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Separation and Divorce: A Comprehensive Guide on Dividing Property and Debt


Most people do not enter a marriage or a common-law relationship intending to divorce or separate because divorce or separation is usually complicated and emotionally draining. Legal considerations surrounding property and debt division are often significant sources of contention and distress. Whether married or in a common-law relationship, the laws and regulations regarding property and debt division vary from province to province in Canada.

This comprehensive guide will explore the rules and regulations surrounding property and debt division when relationships break down. We will delve into key concepts such as:

  • family property
  • excluded property
  • pets
  • pensions
  • family debt, and
  • the factors influencing an equal or unequal division.

So, let’s dive in and gain a deeper understanding of the laws that govern property division.

Understanding Family Property

Family property encompasses all assets you and your spouse own on the date of separation, with some exceptions known as excluded property. These assets include the family home, additional properties, investments, bank accounts, insurance policies, pensions, and businesses. It is important to note that family property does not solely depend on the name on the ownership documents; the law recognizes it as joint property regardless of the title.

The definition of family property extends beyond assets acquired during marriage or cohabitation. If you owned property before entering the relationship, it can still be considered family property, but with certain conditions. For example, if the value of the property increases during the relationship, the increase is considered family property and subject to division in the event of separation. Furthermore, as explained below, pets are considered more than just property.

Excluded Property 

Excluded property refers to assets not considered family property and, therefore, exempt from equal division. This includes any assets owned by either spouse before entering the relationship and gifts or inheritances received by only one spouse. It’s important to understand that while the excluded property is not subject to equal division, any increase in its value during the relationship may be considered family property.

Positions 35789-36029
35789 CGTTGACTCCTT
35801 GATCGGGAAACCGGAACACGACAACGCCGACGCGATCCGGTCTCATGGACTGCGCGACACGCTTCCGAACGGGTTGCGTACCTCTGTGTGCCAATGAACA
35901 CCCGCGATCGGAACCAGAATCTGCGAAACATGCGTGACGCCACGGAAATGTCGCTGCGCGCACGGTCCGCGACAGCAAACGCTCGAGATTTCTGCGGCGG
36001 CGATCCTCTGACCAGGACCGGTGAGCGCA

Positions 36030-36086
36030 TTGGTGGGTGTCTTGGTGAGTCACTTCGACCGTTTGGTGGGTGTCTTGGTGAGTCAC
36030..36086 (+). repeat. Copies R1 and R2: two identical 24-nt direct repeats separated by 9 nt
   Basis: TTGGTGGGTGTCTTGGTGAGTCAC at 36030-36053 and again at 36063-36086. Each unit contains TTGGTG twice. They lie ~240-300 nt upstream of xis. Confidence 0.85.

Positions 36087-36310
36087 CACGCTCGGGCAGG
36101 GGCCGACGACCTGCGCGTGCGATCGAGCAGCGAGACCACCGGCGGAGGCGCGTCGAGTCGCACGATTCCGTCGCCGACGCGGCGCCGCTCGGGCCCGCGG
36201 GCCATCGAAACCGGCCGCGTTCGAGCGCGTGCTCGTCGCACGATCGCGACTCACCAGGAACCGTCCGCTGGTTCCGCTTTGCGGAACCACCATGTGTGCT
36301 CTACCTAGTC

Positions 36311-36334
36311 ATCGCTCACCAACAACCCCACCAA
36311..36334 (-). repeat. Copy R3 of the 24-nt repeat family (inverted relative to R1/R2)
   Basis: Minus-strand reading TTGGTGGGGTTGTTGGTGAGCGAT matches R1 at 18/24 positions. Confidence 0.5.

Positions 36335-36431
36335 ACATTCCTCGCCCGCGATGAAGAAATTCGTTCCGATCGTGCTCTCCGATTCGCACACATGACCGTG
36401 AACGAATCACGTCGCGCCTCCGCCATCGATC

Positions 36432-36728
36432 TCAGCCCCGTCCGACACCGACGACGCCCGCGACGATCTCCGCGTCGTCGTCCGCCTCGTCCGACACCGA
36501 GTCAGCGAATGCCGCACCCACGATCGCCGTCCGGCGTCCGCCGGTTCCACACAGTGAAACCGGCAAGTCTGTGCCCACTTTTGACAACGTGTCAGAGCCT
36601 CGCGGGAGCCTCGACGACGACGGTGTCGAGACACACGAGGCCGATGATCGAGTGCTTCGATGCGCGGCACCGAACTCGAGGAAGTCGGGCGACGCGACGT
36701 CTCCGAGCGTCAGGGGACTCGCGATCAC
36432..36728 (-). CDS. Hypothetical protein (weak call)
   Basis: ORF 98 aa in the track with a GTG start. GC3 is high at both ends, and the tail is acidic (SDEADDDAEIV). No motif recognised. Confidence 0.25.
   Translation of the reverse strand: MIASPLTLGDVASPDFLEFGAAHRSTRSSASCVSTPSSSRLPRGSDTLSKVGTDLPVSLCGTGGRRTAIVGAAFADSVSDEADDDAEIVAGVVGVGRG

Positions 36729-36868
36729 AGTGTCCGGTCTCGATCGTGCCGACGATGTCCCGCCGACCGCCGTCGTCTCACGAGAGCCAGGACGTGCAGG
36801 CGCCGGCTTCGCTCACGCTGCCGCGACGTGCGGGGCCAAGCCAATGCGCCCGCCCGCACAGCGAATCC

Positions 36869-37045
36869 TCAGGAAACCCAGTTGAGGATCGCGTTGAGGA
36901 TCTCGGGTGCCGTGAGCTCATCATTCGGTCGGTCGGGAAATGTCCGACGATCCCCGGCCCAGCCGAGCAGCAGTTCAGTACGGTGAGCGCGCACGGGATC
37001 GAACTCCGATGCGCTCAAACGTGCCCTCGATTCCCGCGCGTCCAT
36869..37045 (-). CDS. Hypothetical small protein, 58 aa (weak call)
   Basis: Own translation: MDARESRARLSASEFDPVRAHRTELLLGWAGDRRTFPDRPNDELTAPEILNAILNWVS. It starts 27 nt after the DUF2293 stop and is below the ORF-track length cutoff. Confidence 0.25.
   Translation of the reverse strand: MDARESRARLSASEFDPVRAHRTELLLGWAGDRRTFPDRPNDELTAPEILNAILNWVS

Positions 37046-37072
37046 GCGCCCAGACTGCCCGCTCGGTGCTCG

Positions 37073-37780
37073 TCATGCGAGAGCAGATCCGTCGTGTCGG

To illustrate this, let’s consider an example. Suppose you owned a house before entering the relationship, and its value was $250,000 at the start of the cohabitation or marriage. If the house’s value increases to $450,000 at the time of separation, the $200,000 increase would be considered family property and subject to equal division.

It’s worth noting that tracing the value of the excluded property can be complex, and seeking legal advice is advisable to ensure a fair and accurate assessment.

Determining Family Debt 

In addition to property, the division of debt is an essential aspect of the separation process. Family debt includes any debts incurred by either spouse during the relationship, such as mortgages, loans, credit card debts, and taxes. It’s important to note that both spouses are equally responsible for family debt, regardless of whose name is on the debt.

Even after separation, if the debt was acquired to maintain or improve the family property, both spouses remain responsible for its repayment. It’s crucial to communicate with creditors and inform them of the separation to clarify each person’s responsibility for debt repayment.

Excluded property can be complex, and seeking legal advice is advisable to ensure a fair and accurate assessment.

Even after separation, if the debt was acquired to maintain or improve the family property, both spouses remain responsible for its repayment.

Equal Division of Property and Debt

In most cases, the law requires an equal division of family property and debt between spouses upon separation. This means that each spouse is entitled to half of the net value of family property and is responsible for an equal share of family debt.